Nunavut is a spectacular territory I can’t shut up about. Although I never want Nunavut to become a hotshot tourist destination, I do want more people to experience its power and beauty.
I hope this list of incredible things to do in Nunavut inspires you to take a trip there. If it does, there are resources at the bottom to help you plan your life-changing trip!
Snowmobiling in Nunavut is unlike anywhere else – and it’s one of my favourite things to do in Nunavut. Speed over the frozen sea ice at 60 km/h or manoeuver your way up and over rolling hills of tundra. The sheer scale of Nunavut becomes incomprehensible when you’re out on a snowmobile.
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Go Dog Sledding
Dog sledding originated in the arctic, first in Siberia and then throughout the Canadian Arctic, making Nunavut a fitting place to try it out. Sit on a caribou hide placed over a qamutik (traditional Inuit sled) and relax as the dog team pulls along.
Take a Hike
One of the easiest things to do in Nunavut is head out for a hike. Whatever town or village you find yourself in, there will surely be open tundra surrounding you. Hire a local guide and have them show you the incredible scenery of the Canadian Arctic.
The tundra may look barren from afar, but with your feet planted on the permafrost, you will realize there is an entire kaleidoscope of colours painted on the tundra.
Sea kayaking is fun anywhere, but sea kayaking on the arctic ocean, surrounded by icebergs the size of office buildings, isn’t just fun, it’s epic. This is the perfect activity for summer adventurers looking to get a little active.
Go on a boat tour
If kayaking isn’t your thing, go on a boat tour. You’ll see fiords and icebergs and maybe even some wildlife. The area around the hamlet of Qikiqtarjuaq is a good destination for boating. It is close to Coronation Fiord, Auyuittuq National Park and Iceberg Alley (an area of especially high iceberg activity).
Attend a festival or cultural event
Inuit culture is alive in Nunavut. In Iqaluit, there is the Toonik Tyme festival in April or come in the summer and check out the Alianait Arts Festival. Alternatively, you can visit Nunavut for Indigenous Peoples Day where there are sure to be live music performances in town.
Catch the Northern Lights
Nunavut is exceptionally dark in the winter, but one benefit is the opportunity to watch the aurora borealis for yourself.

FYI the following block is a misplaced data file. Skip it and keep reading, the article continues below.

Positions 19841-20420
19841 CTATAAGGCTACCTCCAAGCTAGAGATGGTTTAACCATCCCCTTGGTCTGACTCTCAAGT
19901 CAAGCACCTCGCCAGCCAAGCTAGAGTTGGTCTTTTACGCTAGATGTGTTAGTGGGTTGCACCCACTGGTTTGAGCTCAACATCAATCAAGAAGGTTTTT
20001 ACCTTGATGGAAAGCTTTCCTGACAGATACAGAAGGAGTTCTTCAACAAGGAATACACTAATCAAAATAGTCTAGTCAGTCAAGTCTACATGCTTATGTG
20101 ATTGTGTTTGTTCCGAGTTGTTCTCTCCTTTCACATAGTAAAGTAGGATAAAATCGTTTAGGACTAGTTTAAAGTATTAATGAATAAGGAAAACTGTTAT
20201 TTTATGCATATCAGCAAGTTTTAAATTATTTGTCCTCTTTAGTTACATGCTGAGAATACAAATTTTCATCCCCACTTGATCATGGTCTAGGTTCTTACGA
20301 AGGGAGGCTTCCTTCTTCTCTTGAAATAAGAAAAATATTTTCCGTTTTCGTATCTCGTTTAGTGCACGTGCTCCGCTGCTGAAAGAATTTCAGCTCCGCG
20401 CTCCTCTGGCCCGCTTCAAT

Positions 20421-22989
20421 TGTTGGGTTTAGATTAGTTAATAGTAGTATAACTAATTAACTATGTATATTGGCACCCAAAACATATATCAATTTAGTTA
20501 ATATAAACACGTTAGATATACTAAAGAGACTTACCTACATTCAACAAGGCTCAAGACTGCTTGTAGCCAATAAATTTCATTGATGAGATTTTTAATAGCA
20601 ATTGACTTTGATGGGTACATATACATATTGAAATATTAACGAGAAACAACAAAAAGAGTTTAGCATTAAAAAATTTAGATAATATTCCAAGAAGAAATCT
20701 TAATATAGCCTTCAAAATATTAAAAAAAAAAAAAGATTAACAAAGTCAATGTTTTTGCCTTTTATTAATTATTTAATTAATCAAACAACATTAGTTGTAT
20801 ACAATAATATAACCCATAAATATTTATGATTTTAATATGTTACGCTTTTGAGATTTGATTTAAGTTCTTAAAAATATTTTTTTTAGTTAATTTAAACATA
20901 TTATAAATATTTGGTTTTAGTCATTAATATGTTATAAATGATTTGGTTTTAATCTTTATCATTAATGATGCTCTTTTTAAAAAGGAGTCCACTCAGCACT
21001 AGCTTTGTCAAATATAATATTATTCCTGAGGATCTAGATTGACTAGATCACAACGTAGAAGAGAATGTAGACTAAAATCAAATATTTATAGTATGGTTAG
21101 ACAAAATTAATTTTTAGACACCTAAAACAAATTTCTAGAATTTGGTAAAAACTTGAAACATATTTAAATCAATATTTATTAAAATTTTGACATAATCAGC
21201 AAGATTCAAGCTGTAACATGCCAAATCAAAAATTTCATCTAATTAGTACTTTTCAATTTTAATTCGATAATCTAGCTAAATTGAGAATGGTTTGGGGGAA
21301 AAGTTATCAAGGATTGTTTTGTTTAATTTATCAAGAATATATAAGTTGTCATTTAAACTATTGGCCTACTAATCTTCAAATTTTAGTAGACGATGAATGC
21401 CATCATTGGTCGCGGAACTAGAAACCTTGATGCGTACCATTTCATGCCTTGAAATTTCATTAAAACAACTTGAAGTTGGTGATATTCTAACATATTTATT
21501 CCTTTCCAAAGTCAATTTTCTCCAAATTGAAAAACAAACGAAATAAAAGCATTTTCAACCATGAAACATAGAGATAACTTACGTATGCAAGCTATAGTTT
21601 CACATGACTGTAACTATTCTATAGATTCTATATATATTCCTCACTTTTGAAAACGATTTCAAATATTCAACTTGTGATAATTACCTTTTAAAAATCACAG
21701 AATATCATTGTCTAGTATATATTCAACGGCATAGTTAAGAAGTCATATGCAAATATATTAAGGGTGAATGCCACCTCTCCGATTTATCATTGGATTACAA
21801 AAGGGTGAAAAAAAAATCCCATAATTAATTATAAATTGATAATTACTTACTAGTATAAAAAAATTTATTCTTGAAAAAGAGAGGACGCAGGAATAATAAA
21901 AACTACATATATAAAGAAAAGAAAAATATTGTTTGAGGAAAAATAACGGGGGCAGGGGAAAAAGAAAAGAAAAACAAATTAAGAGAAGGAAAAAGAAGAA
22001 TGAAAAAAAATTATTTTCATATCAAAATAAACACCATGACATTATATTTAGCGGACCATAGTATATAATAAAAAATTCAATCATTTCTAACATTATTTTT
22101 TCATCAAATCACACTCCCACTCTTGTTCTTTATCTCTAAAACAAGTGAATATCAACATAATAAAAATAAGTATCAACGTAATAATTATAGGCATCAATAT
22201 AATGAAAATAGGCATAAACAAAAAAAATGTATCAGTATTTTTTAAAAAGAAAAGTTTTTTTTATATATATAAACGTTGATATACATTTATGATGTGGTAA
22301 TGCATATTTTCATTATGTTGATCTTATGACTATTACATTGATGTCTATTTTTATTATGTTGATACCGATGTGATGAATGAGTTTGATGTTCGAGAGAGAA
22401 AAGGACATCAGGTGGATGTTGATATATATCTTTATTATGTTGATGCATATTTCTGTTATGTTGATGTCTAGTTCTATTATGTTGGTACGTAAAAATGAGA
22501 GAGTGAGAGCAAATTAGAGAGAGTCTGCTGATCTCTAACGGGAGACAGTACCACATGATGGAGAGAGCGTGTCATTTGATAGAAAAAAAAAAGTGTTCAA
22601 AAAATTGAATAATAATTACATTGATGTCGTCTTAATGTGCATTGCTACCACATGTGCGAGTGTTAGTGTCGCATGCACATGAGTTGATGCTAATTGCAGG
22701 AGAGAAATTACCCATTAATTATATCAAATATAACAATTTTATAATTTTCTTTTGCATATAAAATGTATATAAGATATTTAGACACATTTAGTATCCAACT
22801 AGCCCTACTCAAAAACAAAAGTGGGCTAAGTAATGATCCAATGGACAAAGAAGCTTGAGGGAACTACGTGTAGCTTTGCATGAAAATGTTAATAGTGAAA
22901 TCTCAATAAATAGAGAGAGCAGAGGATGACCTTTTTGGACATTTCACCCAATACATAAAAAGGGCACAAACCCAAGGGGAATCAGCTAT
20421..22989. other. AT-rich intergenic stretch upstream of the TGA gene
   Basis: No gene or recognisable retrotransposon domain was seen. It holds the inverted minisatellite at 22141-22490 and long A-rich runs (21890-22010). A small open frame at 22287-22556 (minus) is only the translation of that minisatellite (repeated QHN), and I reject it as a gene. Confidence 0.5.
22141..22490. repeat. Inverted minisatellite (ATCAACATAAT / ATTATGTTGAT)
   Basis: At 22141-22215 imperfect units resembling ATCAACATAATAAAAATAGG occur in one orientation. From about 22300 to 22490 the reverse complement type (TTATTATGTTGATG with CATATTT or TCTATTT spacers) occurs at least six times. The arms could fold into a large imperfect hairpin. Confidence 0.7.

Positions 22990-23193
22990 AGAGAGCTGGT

The lights tend to be visible from September to April. I recommend visiting in either September/October or March/April because you can see the northern lights at night and do other activities in the daylight.
Hike the Akshayuk Pass
The Akshayuk Pass is a 97-kilometer route connecting the town of Pangnirtung to the hamlet of Qikiqtarjuaq. The hike takes you through Auyuittuq National Park, where you’ll pass sheer granite cliffs and craggy mountains, take in views of Mount Thor and cross the arctic circle by foot. This hike isn’t for the faint of heart, but it is well worth the effort. (Or so I’ve been told – this hike is next on my Nunavut bucket list).
Join an Arctic wildlife safari
If you have eight or nine thousand dollars kicking around, join an arctic wildlife safari (just don’t go with me because then you’ll never see wildlife!). It is truly a once-in-a-lifetime opportunity.
Stay in a specialized tent or yurt high above the arctic circle, go on day trips to wildlife hot spots and keep your eyes (and camera) peeled for polar bears, narwhals, beluga, caribou and more.
The leader in arctic wildlife safaris is Arctic Kingdom, the company I worked for when I was a guide living in Nunavut in 2015.
Additional resources on Nunavut
Here are some additional resources to help you start planning your Nunavut adventure. If you have questions, please leave a comment and I’d be happy to connect with you the information you need to get out to Nunavut yourself.
- How to Visit Nunavut on the Cheap
- Interesting Facts About Nunavut, Canada’s Quirkiest territory
- The Honest Reason Why No One Visits Nunavut